"Heath? Are you hurt?"
I froze. His mother! Shit!
"No," he answered. "I just stubbed my toe."
"Stubbed my toe?" I whispered. "Is that all you can think of? Jeez, that's gay."
"Things aren't gay," Heath whispered back, nipping Mr. Happy. "People are."
Heath flicked out his hot tongue. Mr. Happy jumped for joy.
"You be careful in there," she called out.
"I will," he answered, then kissed Mr. Happy.
"You better be," I hissed at Heath. "Don't want to damage the goods."
"The goodies," Heath corrected, licking Mr. Happy with Mr. Magic Tongue. "Damage the goodies."
We listened for his mom's departure. Her door closed.
"Now, where was I?" Heath asked. "Oh, yes." Then he sucked me off better than a Eureka Boss SmartVac with on-board attachments.
The next morning our shoes were wet with dew as we walked to the old garden. I smiled up at the clear sky. Only a few fluffy clouds with a light breeze: a perfect day. Our final mission? To reunite the lovers. The sun warmed my face as I watched Heath digging. I'd offered to help, but Heath felt it was important that he do this for Henry. A few feet away, a robin watched us as she perched on a limb of an old oak tree.
Heath removed the sod carefully, then dug in the middle of the plot. With each shovel-full, Heath was closer to Henry's heart. In my left hand I held a hefty posthole digger upright, and in my right hand I held Johann's urn against my chest. I'd tied it up in a silk scarf long enough to lower it down onto the casket.
We'd decided the initial hole only need to be a few feet deep before using the post hole digger. I stood next to Heath's dirt pile and was surprised when the brave little robin flew down and snatched a plump night crawler from the freshly-turned soil at my feet. She cocked her head and looked at me, then flew off. I watched her disappear into the sun.
Heath wiped his brow with his shirt sleeve and nodded. The hole was deep enough. He set the shovel aside, and I handed him the posthole digger. Heath stood with legs apart, chopping the ground with the digger's jaws, then he'd take step, rotating around the hole. With each step he pulled out a jaw-full of earth, and he did this until we heard a hollow thump. He'd found Henry.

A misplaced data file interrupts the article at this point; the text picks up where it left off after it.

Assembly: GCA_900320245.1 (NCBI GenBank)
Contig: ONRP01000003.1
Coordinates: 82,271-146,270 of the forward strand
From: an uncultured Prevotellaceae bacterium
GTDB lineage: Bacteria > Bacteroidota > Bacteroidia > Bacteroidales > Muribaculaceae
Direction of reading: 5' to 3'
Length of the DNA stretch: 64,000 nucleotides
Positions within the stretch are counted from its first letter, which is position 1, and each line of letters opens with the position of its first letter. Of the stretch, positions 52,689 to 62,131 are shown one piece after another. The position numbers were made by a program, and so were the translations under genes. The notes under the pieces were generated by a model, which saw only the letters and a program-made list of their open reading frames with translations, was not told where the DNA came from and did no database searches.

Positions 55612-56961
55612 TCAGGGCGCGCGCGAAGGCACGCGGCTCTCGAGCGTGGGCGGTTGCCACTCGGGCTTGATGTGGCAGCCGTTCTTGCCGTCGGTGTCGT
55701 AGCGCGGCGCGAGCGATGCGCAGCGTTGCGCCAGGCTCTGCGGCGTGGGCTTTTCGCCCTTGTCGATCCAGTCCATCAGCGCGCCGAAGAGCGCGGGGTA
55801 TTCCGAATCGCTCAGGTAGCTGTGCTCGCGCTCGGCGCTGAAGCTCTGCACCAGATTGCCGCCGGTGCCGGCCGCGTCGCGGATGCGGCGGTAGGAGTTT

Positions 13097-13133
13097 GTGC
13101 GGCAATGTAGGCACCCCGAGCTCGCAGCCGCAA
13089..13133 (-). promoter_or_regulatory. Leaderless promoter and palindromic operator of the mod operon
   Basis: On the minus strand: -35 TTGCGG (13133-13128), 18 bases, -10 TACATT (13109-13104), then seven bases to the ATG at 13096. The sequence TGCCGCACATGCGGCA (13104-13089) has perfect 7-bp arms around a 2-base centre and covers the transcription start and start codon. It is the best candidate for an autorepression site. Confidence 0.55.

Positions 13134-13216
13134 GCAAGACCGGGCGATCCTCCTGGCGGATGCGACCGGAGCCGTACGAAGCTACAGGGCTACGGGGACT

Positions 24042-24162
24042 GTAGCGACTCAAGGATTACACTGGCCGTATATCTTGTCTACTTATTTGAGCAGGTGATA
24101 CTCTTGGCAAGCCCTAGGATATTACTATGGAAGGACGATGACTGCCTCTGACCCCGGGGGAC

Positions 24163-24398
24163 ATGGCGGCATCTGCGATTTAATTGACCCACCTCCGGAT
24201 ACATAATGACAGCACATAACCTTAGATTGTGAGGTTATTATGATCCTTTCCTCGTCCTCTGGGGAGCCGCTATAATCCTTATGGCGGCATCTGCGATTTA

I knelt and carefully inched Johann down to Henry. When the urn touched the casket, I let the end of the scarf go, and it fluttered down. At last they were together. As I stood and brushed off my jeans, Heath took a shovel-full of earth and dropped it down the hole. Then he handed the shovel to me, and I did the same. We took turns until the ground was mounded up where they both rested.
Heath replaced the sod over the grave, fitting the pieces of the grassy puzzle together, and we took turns patting the sod down with the shovel.
When done, we stood side-by-side.
"May you love each other well," he whispered. We bowed our heads. I prayed that wherever they were, they were together and happy.
The weeks passed. Heath's mother stayed, and Heath and I settled into our lives together: We wrote, we loved, we dreamed. One day in early June, we took one of our regular visits to see Henry and Johann. The grass was greener, the sky bluer, and the robin watched us from her nest high up on a bough of the old oak tree. I thought of Walt Whitman's words, "The smallest sprout shows that there is really no death." We stopped in front of the grave, and there bloomed two violets, one pale white and one rich purple, their throats both a blaze of yellow. I reached for Heath's hand and gave it a squeeze. I knew then that they were happy.
We turned and walked hand-in-hand back to our home. When we stepped inside the door together, I turned to Heath and kissed him. All the ghosts were at rest. Heath's parents and Austin. Johann and Henry. And all the magic? That was still there.
But it was all our own.